I wanted to try using front squats in my workouts. They always seemed technically tough to me and a bit intimidating, does anyone have good tips on how to perform them properly?

For front squats, I want to use the clean type grip and wanted to know about a good stretching exercise for my wrists.

3 Answers 3


The Front Squat is an amazing exercise that I like to do regularly. It's a bit difficult to do at first, but if you start low enough and work your way up, it's actually not that hard. I started at about 50% of my back squat and worked up to ~75%.

As for technique, I'll try to give you some cues I've learned over time, which have helped me a lot.

It's still a squat...
While you're placing the weight in another position, your back and legs should about do the same thing as with a back squat.

  • Knees should still be above your feet, but not over them.
  • The weight should still be above your mid-foot.
  • You should still go below parallel.
  • Your back should still be straight (although more upright).

...but it's also different
Since the front squat uses places the bar in a completely new position, you might want to look out for what your upper body does.

  • The weight is resting on your front deltoids, not your chest, your arms or your collarbones. This can hurt at first, depending on how puffy your deltoids are. If you're strangling yourself, you went too far.
  • Keep your back upright and straight (again). This prevents dropping the weight and nasty back injuries.
  • Keep your elbows up. This is even more important to not fall over. Keep them as high as possible and don't let them sag once you get tired. This is by far the one thing that helped me most, as you'll almost automatically hold your whole body in the right position once the elbows are up.

As for grip:
The bad news is, I'm not sure what stretches would be advisable to get to clean grip, but there're already some question on that topic on this site (I think someone recommended aikido strechtes, go look it up).

The good news, however, is that you can use a 'clean grip' even if you're not flexible enough. For this, one uses straps, like in this video (at the start, but the rest is good, too). Like Thibs says in the video, straps can also be used instead of a 'real' clean grip to prevent elbow strain, but that's personal preference.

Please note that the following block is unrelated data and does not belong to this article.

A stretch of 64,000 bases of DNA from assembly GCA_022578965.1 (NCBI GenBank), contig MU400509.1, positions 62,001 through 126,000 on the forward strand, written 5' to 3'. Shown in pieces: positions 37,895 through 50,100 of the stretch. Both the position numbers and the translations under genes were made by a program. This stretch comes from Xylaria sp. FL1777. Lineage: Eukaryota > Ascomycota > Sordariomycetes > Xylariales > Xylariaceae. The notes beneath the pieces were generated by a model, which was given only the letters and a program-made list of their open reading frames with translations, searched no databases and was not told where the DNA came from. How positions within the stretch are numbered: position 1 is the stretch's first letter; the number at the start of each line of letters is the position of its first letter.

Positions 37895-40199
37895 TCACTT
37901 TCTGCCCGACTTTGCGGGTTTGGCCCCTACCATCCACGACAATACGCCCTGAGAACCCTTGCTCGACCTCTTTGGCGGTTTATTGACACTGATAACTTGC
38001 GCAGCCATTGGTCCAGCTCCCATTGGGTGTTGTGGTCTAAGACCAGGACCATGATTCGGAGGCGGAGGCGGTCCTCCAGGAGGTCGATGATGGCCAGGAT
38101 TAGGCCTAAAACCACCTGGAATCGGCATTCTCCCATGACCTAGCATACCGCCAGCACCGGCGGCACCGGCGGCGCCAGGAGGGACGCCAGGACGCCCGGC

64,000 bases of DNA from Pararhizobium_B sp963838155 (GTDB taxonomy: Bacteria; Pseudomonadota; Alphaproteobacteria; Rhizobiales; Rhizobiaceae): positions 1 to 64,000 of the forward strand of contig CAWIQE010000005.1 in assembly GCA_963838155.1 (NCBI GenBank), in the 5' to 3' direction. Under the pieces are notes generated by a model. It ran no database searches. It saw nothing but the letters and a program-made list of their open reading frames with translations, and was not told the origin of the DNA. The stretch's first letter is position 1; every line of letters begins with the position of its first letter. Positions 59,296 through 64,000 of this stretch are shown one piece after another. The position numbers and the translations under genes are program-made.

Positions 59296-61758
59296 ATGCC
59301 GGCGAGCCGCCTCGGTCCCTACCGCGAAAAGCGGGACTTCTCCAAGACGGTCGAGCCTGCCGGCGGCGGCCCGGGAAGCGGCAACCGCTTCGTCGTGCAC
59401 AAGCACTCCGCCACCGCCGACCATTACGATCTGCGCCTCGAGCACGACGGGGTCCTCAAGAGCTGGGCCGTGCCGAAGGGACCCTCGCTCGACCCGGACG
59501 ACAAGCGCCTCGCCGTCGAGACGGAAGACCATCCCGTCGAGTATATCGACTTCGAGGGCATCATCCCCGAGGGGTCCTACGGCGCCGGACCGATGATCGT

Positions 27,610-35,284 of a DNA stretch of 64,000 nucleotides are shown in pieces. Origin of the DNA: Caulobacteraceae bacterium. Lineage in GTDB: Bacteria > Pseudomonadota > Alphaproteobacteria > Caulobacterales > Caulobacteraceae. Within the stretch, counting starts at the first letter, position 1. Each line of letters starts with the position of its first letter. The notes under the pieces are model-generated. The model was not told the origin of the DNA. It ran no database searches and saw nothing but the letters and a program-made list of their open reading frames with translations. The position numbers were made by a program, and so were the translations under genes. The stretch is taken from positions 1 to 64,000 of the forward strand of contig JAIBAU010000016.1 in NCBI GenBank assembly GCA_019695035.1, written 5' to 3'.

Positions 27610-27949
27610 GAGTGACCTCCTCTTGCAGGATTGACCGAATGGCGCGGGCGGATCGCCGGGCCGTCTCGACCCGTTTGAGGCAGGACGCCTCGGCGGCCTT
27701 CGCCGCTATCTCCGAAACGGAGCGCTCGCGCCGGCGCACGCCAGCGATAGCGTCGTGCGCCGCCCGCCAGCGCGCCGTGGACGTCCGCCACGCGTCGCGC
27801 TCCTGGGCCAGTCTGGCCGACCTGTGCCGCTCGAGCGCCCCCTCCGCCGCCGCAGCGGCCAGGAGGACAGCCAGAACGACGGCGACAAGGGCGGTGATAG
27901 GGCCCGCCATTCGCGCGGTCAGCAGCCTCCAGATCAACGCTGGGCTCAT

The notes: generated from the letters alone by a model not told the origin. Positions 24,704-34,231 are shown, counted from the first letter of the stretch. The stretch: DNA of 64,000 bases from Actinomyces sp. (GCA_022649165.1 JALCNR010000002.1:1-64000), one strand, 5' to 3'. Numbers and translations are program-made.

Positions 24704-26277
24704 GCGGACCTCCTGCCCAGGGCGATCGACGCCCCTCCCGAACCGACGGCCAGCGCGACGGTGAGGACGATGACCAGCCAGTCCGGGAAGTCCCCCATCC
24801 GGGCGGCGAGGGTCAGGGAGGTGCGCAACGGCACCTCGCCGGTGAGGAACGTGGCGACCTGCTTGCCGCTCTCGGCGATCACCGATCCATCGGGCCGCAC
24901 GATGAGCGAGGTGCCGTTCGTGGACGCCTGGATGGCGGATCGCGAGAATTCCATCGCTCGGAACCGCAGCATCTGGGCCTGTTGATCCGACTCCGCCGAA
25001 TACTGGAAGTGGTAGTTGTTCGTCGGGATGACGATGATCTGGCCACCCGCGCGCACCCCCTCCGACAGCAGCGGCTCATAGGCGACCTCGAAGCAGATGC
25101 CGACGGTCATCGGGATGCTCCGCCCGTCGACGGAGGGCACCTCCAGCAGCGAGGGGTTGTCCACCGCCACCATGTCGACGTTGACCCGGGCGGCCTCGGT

I will add some cues to Larissa's.

  • When you are in the hole (the bottom position of the squat) don't strain your neck by looking up and leading with the head when rising to the standing position. Lead with your chest, not your head. This will help you maintain your upright position and mitigate the tendency of your butt rising faster than you chest when moving heavy weights.
  • Point your toes out, up to 30 degress. Knees track over toes. "Shove your knees out" on the descent, as Mark Rippetoe says. Depending on your individual anthropometry, your knees may well be past your toes in the bottom position.

In terms of stretching, I always found simply doing the movements helps to create the necessary mobility. If you don't quite have the wrist flexibility yet to support bigger weights for your work sets, warm up with the clean grip, then use the straps for your work sets. Kelly Starrett has a ton of mobility drills, here is one specific to the front rack.

This is a good video for learning form: http://startingstrength.com/index.php/site/video/platform_the_front_squat


Brandon Smitley of EliteFTS has put out a great series on the front squat.

Part 1

Part 2

Part 3

He covers everthing from technique and the kind of shoes to wear to how to incorporate it into your program. I would try and summarize the information, but it wouldn't do it justice. Go check it out!

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